No matter what age you are, you’ve probably consider what you might do for retirement. The reality is, living off your run of the mill Superannuation and pension funds just won’t cut it. People are taking their financial future into their own hands and investing their Super to secure the retirement of their dreams.
So here’s how you can use your Self Managed Super to invest in property!
What is a Self Managed Super Fund (SMSF)?
Really an SMSF is no different to any other Super fund. It has the same benefits, rules and conditions. With two difference: instead of having a trustee a SMSF has the investor as the trustee and you get to make the decisions, second, you can have a maximum of four members. The members can combine their finances and take their finances to a level they may not have ever achieved by themselves. So here are a few pros and cons you might want to consider…
Pros – Control is a major pro here. You can control how and where your money goes. And it gets better! The fee structure is much more manageable. Sometimes it can actually be cheaper to run a SMSF. But this is dependent on your own circumstances. And of course the biggest benefit (we think) is the ability to purchase property. There can also be tax benefits to purchasing a property with your SMSF, your marginal tax rate will be 15% instead of over 30%.
Cons – The first con could be price. I can be expensive if you don’t have the most ideal circumstances. While you do get tax benefits, they won’t be negatively geared. This isn’t a total loss though. If your property is positively geared you will have more benefits at the sale of the property… so not totally a con. Of course because you have more control it will take more of your time and extra responsibility.
Is there a minimum balance requirement?
This is one of the most common questions… and we have the answers.
There is no formal minimum requirement! There are a lot of different things to consider before deciding whether it’s the best approach for you. But remember, you can have up to four people, so your total doesn’t have to only be the money available to you. if you’re looking to purchase a property then you’ll need to have the deposit amount. A few banks have a minimum balance requirement of $150,000 to $200,000 or more. The best way to get an understanding is to talk to your mortgage broker and get an idea of your borrowing capacity. You can get this done before you even set up a SMSF and make sure this is the right decision for you.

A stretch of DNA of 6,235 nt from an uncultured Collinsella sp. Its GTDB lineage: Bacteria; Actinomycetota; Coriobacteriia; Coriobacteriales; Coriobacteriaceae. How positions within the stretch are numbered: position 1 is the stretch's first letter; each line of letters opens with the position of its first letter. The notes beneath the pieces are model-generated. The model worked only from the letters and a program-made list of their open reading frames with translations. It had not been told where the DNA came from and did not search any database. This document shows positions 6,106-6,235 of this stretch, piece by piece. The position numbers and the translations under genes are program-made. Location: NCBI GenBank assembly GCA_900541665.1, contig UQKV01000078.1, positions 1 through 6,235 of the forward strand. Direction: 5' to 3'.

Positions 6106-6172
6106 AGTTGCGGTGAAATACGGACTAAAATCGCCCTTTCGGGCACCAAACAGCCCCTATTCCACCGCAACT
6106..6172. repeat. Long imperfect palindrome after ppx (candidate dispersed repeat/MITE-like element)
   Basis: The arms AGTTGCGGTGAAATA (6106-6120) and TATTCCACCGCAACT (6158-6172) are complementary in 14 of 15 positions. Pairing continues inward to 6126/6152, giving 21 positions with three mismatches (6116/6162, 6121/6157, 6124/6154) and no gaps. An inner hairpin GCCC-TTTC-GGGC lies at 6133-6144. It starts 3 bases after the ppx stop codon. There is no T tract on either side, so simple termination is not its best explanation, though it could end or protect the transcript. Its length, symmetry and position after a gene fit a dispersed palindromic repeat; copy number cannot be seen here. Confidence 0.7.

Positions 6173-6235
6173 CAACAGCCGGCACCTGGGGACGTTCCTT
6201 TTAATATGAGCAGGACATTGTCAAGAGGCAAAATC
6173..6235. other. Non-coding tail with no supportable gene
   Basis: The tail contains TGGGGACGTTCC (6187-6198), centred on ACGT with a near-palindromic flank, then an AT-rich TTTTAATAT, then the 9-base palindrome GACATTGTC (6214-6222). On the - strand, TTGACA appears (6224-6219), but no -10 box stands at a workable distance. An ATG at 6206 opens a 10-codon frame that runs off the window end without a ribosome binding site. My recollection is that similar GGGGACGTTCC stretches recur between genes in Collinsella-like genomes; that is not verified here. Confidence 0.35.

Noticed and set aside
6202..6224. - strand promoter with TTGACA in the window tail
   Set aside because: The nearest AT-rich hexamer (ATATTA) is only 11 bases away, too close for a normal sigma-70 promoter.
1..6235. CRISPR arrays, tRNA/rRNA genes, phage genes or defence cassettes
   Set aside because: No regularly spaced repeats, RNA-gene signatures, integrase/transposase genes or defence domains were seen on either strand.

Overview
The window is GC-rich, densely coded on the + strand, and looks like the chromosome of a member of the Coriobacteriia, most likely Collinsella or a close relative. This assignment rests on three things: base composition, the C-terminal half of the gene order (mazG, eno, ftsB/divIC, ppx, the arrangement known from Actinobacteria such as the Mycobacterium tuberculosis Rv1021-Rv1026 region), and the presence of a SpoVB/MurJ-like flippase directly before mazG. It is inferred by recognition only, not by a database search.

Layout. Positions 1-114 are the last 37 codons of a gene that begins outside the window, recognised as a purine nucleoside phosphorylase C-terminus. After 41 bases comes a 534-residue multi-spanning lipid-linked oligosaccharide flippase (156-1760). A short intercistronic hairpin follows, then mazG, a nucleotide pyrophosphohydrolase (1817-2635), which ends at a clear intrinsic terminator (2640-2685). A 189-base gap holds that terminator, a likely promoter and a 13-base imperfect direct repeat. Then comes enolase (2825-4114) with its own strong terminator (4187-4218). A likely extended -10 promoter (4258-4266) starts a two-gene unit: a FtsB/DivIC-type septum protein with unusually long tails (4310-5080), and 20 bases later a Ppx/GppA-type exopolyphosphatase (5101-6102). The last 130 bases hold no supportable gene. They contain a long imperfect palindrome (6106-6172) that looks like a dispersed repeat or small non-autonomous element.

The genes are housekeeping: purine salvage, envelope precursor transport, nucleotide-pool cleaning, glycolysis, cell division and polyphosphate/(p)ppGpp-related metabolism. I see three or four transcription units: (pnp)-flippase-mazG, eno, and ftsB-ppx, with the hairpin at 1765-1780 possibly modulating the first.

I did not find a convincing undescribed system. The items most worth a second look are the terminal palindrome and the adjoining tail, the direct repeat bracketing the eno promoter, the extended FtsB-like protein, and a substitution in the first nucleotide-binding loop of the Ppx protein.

What are the interest rates involved?
We mentioned before that there are some fees involved with setting up a SMSF. There is also a bit of a difference in interest rates. For a loan on a SMSF property you will be looking at an interest rate over 1% higher. This sounds like a lot, but remember those tax deductions.
What family members can get involved?
Most commonly it’s husband and wife who put their Super together. But it doesn’t have to be that way! Any family member can get involved as long as they’re over 18. They don’t even have to be related to you. It isn’t just family you can add. But you should get some advice before you add anyone just to make sure you’re doing what is in your own best interest.
What affect does your borrowing capacity have on your SMSF?
There are two things that the bank will take into account. The contributions going into your Super fund, either from your employer or if you’re self employed, they tend to look at the historical contributions you’ve made into the fund. The other thing they look at is the rental income you have coming in from your tenants. So there is potential to service your Super debt with you Super contributions and rental incomes.
The costs of course can change but we have some rough figures for you! It’s about $3,500 to set up a SMSF and obtain a deed. You can get cheaper deeds but they will need to be reviewed when the banks assess them. So getting a high quality deed is really important to save you in the future. Depending on what you want your administrator to do you can expect to pay between $2,500 and $5,000 a year to operate your SMSF.
Renovations and home improvements
This one can get a little technical. The rules of Superannuation say that you can’t substantially change the nature of a property purchased within a SMSF with a loaned amount. That basically means if you purchase an older property and the kitchen needs to be redone, that’s fine! You’re just restoring the property to it’s original state. But if you purchased a three bedroom house and wanted to turn it into an office, it would be considered substantially changing the nature of the property. So you shouldn’t purchase a property you want to develop or subdivide, this won’t be allowed. If you’re not sure if your plans will work get some professional advice.
If you’re interested in property investing with your Super contact the team at Rise High here or leave your details below and we’ll get back to you!